I think when one lives “abroad,” there is some upside-down U-shaped curve about feelings towards one’s home country (or passport-holding country).
Before you leave the national borders of the land that you grew up in, you don’t consider that you could be from another country. “Where are you from?” is usually assumed to be the state or province that one is from.
Once you set foot outside, whether to study, live, or tour, at first, you feel proud to answer I’m _________ or I’m from _________ and state your nationality or home country with pride. It’s almost as if it is in these instances that you yourself become explicitly aware of your country of loyalty. In particular if you don’t look like what people usually assume to be the look of a person of such nationality–usually because of your race–then, in these instances you may feel you have to defend your legitimacy with an overcompensating force and each time someone accepts what you say without further questions is a triumph. It’s something that can warm your blood and make you feel more patriotism then you ever felt because sometimes in your own country you may have hunches about some portion of the population simply assuming you are not local and does not bother to inquire.
But hey, after living abroad for over a year, everything begins to change. The concept of being a citizen of a country seems increasingly arbitrary and elusive. “Where are you from?” is now answered with increasing nonchalance and you no longer give two shits about whether people question it or not. You are not bothered by a further explanation if need be. Everything goes. Without your overly confident answers, people feel free enough to even use the term “passport country” as a follow-up clarification. What does it matter, really, on a human level?
I am a citizen of the world. I believe in global interests. I don’t think war is ever the answer. Why do we draw boundaries?
Intermittently, I will post snippets from my observations and interactions with travelers that I have met on trips to southern Africa in the past year. I have decided to affectionately refer to them as “21 Century Vagabonds,” which I hope is not offensive to any party.
The first traveler that I met on my journey was an American in his 60s who has been sailing solo around the world for the past ten years. We met in the lovely city of Johannesburg. Johannesburg has quite the reputation for crime, but for me it was the place that energized me and motivated me to travel on, keep seeing, and keep learning from travelers. Like in life, one’s impressions of a place is ultimately down to the people one meets. I was a lucky one. The white bearded and leather-skinned traveler had an easy and approachable attitude towards life that enticed me to find that pot of gold at the end of the rainbow that he had seemingly found.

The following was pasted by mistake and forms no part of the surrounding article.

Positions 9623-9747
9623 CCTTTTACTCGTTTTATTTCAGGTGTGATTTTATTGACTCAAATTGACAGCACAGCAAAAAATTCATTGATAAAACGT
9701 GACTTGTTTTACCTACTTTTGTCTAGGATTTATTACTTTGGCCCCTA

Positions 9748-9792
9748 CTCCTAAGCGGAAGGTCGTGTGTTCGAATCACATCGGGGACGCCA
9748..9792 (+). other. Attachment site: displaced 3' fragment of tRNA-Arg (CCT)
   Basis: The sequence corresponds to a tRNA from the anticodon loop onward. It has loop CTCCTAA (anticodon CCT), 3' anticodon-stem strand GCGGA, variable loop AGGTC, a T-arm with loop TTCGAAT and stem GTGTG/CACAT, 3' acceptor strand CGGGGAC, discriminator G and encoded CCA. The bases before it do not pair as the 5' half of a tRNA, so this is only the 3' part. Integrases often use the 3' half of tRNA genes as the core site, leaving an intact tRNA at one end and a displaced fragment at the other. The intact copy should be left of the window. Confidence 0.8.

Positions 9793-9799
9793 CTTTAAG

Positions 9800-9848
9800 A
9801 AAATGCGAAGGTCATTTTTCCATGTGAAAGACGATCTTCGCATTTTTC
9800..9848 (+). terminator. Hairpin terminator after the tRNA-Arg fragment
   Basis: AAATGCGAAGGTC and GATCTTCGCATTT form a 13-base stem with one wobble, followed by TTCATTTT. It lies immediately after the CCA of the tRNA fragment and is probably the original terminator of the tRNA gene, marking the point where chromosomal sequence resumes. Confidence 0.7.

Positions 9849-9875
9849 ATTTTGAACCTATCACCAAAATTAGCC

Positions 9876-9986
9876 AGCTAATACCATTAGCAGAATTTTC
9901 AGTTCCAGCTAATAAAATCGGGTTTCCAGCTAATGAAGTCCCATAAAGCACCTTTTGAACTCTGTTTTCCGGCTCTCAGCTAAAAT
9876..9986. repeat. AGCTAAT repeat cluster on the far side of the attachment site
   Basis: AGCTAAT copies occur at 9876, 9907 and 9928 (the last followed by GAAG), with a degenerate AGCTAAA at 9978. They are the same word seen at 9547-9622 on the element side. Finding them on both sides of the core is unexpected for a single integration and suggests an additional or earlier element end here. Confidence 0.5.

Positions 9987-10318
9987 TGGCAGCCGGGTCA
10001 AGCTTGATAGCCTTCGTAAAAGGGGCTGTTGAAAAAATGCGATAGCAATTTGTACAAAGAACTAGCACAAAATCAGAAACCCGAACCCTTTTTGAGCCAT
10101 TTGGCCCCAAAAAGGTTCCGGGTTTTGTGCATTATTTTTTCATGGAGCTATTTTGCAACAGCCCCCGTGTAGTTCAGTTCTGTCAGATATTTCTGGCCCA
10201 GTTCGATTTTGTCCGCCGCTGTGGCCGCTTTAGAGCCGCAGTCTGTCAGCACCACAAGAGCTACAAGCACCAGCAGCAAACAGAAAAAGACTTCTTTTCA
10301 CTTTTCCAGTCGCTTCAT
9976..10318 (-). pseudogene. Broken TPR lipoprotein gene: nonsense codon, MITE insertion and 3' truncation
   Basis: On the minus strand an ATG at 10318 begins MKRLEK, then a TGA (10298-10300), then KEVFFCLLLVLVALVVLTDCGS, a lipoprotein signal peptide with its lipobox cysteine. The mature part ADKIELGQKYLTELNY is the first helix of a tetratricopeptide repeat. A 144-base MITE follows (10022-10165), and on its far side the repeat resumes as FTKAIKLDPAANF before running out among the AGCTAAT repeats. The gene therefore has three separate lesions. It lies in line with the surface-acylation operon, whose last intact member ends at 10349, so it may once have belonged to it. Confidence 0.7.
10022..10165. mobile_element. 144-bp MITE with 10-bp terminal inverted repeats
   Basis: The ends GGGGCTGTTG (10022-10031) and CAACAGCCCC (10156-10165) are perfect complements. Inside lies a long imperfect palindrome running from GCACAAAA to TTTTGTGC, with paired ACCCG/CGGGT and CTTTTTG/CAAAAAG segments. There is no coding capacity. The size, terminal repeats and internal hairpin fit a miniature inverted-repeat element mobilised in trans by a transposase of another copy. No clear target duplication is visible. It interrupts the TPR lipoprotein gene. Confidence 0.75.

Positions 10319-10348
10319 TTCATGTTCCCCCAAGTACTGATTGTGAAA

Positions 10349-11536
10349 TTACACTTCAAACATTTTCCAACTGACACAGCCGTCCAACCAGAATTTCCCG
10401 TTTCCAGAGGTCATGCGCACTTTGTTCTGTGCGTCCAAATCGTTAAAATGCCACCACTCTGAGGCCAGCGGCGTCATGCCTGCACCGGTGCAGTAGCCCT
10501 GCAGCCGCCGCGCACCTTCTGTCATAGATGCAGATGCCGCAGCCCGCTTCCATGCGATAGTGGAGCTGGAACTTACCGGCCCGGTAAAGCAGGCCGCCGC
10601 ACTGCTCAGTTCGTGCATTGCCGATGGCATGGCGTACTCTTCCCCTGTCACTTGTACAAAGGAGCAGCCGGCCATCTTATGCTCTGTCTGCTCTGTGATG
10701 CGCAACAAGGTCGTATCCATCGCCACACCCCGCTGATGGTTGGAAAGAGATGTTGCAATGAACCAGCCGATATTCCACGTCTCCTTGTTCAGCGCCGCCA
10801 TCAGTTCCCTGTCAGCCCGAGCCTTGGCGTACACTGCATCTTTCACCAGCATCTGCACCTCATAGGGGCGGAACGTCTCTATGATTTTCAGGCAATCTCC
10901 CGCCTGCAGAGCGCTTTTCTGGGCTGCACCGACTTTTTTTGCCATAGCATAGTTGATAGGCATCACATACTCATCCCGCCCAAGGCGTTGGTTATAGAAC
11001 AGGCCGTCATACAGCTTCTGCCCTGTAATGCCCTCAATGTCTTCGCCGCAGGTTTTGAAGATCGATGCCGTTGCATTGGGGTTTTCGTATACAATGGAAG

So, this is the story that he told me.
As a young man, he had spent a few years as a Peace Corps volunteer in Kenya. Following the international stint, he returned to America and worked as an engineer for Nissan all his life. Finally, he was offered early retirement at the age of 50. When he realized that living on his small sailboat was cheaper than living in his house in California combined with his lifelong goal of traversing the world, he sold his house and began his journey. First, he sailed south, hugging the coast, making it down to Latin America. He would dock at a place and live there for several months or years before moving on. For the last couple of years, he has been docked in Southeast Asia. He enjoys the tropical climate of Indonesia. Every year, he returns home to celebrate Christmas with his elderly parents.
“Wonderful” is the only way that I could describe my response. I was awestruck when he relayed his story. Without much prior sailing experience, he simply just up and went.
I want to keep these stories of carefree bravery, always.
Got on the bandwagon rather late and only just watched the film, Moonlight, tonight. If you have not seen it yet, I urge you to. You are short-changing yourself and your human experience. **Forewarning of potentially not-so-PC language to follow.** Moonlight is the first all-black cast film that I have seen that transcends race and other categories of identity politics, to be, above all, about the human experience. Watching the film is itself a human experience. It will make you engage within yourself and consume you with questions and just pure awe. It is a film that makes me wonder if I am not getting the most out of this human life by not having explored my potential in art more. It is also during these moments that I know what is art and why art is important. Art is about expression. Not any expression. But, the ability to express what a lot of folks want to, yet cannot express well. And it’s about expressing in a manner that captures you, captures your senses, and makes you question your values and your premises.